We will be holding “Pathos of Things” in Taipei. Please come by all means.
●Exhibition Period／9.8 (Sun.)–9.22(Sun.)
●Open Time／11:00-18:00 (Closed on Monday)
●Exhibition Venue／寶藏巖國際藝術村 Treasure Hill Artist Village
The works in this exhibition are mainly made from the waste and second-hand goods that I found in Taipei. These old things have a “pathos” presence that new things don't have. I collected "pathos of things" by my intuition, also research on the history of traditional textile in Taiwan. Rusted nails on the roadside, an iron fence discarded in the forest, weeds cut by a mowing man and pieces of clothes piled up in cardboard at the morning market, I experimented with using these materials to dye the old clothes by boiling weeds in hot water and rusted metal.
In Japan, there’s a concept called “Mono no Aware”. "Mono no aware" means "the pathos of things", and also translated as "an empathy toward things", or "a sensitivity to ephemera", is a Japanese term for the awareness of impermanence, or transience of things.
When the one’s heart is impressed by "Object(Mono)" and "Memory (Koto)", the emotions, called "Pathos (Aware)", are born. The ancient Japanese think that when all emotions deeply resonate with a person's heart, “Object (Mono)”, “Memory (Koto)” and the person's heart come together as one. That state is a perception of "Mono no Aware."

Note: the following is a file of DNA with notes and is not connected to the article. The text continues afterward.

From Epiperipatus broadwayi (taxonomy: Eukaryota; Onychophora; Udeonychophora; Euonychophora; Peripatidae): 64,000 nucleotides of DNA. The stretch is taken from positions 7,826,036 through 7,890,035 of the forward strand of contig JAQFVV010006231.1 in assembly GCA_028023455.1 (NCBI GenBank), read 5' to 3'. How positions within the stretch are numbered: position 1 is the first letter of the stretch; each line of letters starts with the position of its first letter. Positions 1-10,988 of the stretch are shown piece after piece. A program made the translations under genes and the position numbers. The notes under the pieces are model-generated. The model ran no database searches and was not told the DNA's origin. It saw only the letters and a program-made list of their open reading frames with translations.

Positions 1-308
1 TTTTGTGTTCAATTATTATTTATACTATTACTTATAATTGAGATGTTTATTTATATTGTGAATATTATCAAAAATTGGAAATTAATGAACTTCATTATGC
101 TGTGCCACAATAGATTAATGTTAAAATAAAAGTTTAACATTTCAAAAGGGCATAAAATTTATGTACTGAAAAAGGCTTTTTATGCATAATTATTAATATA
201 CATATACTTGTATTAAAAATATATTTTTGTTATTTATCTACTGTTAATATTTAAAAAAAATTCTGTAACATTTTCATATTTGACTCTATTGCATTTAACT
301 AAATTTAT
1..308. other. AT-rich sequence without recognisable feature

The “Object (Mono)” I collected here have a profoundly remaining “Memory (Koto)” such as climate memories, time memories, and anonymous personal memories. I made a work by interacting with those materials. When I was touching these abandoned objects, they appealed to me with various emotions, such as warmth, sadness, and anger. Things are just silent, but they show emotions. It seems like a mirror reflecting my heart.
Anonymous “object (Mono)” that we do not know when and who used them makes an opportunity to imagine about the past “Memory (Koto)”. It appeals deeply to the human hearts who live today.